Retention of intra-peritoneal transmitters and post-operative recovery of four Australian native fish species
Butler, G.L., McKay, B., Rowland, S.J. and Pease, B.C., 2009. Retention of intra-peritoneal transmitters and post-operative recovery of four Australian native fish species. Marine & Freshwater Research, 60: 361–370.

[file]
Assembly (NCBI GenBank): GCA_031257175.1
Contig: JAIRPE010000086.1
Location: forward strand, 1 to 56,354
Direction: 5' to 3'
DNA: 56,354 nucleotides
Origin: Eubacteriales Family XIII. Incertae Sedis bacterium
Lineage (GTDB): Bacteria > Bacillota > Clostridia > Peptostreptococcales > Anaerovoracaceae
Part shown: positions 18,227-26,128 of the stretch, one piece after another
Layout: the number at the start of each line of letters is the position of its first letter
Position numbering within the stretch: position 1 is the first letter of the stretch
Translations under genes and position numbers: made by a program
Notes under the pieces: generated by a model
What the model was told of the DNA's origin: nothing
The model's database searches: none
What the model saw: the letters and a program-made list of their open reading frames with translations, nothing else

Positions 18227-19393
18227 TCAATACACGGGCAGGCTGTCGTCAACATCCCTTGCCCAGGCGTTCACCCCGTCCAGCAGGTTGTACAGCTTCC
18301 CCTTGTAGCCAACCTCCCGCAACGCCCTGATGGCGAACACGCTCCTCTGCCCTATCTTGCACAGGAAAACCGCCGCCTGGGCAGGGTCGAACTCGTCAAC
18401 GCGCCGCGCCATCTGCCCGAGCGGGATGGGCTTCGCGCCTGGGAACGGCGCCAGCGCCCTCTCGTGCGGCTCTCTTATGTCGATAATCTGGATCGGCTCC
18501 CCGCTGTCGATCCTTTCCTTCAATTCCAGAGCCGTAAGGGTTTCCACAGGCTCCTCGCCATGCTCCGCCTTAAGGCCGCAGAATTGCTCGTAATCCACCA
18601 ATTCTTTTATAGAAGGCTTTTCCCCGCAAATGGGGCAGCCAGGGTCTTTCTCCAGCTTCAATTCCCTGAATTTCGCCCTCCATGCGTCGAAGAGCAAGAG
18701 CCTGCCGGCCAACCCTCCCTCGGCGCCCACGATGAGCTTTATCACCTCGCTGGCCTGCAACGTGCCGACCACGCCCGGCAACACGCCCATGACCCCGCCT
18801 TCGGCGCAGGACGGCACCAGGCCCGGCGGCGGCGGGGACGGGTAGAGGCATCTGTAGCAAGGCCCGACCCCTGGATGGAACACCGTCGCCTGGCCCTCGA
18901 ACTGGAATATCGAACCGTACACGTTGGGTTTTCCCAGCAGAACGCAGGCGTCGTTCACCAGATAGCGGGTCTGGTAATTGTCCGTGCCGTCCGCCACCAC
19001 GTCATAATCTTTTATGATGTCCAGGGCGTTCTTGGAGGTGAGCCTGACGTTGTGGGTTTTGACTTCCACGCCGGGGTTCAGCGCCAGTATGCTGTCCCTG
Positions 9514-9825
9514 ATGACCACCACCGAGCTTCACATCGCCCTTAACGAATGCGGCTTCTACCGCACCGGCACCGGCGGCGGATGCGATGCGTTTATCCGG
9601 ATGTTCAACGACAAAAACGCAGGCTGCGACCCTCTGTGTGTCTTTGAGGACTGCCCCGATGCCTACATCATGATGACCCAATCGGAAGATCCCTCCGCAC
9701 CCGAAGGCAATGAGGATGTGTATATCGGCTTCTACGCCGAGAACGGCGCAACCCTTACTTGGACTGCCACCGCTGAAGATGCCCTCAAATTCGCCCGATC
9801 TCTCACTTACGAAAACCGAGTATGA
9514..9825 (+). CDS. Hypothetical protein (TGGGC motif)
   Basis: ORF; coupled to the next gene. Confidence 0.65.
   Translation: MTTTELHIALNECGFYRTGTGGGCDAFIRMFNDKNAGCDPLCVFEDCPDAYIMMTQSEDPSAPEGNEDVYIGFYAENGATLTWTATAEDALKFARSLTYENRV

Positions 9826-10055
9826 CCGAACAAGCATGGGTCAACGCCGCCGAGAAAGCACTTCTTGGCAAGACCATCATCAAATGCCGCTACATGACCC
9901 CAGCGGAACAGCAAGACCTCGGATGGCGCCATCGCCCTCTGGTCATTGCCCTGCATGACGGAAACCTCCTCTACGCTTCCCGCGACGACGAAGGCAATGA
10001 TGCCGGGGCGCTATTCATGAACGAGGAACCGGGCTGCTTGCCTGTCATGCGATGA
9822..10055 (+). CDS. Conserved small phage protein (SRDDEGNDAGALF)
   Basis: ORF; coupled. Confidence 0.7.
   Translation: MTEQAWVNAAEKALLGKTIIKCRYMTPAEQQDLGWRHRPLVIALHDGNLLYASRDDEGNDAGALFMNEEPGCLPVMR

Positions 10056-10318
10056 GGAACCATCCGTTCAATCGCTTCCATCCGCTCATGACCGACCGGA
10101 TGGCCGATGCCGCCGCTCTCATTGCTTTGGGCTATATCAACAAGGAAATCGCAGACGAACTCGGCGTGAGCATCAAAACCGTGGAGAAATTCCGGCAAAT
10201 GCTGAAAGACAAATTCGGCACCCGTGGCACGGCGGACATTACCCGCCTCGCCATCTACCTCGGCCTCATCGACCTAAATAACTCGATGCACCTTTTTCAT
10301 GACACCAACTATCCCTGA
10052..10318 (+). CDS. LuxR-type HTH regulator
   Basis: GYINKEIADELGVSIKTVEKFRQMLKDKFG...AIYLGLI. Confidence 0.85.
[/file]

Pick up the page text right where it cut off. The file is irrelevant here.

The damming and diversion of the world’s rivers has permanently changed the natural flow patterns of many systems. Like the rest of the world, Australia’s rivers have also been extensively modified, however, little is known of the effects that altered flows may be having on our native fish species. Radio and acoustic tags offer an effective method of monitoring fish movement, but there is little information on tag retention rates and post-tagging survival for most Australian fish. Four fish species, native to the north-eastern rivers of New South Wales, were surgically implanted with different types of dummy tags to determine retention and incision healing rates. Fish were held in large tanks for experiments and monitored for up to 45 days post-tagging. Eel-tailed catfish were implanted with three types of dummy radio transmitters, and the tag with the shortest externally-exited antenna was found to be the best to use. In Australian bass, low water temperature, breeding condition of females and the breakdown of dissolvable sutures contributed to the expulsion of dummy acoustic transmitters. Freshwater mullet and sea mullet were implanted with dummy acoustic transmitters, and healing rates were found to be different between the two species. This current study demonstrated tag suitability and recovery rates is different among species including those considered to be closely related, there are advantages in holding fish prior to release following the surgical implantation of transmitters, and the value of controlled experiments to determine optimal transmitter design and best post-operative conditions.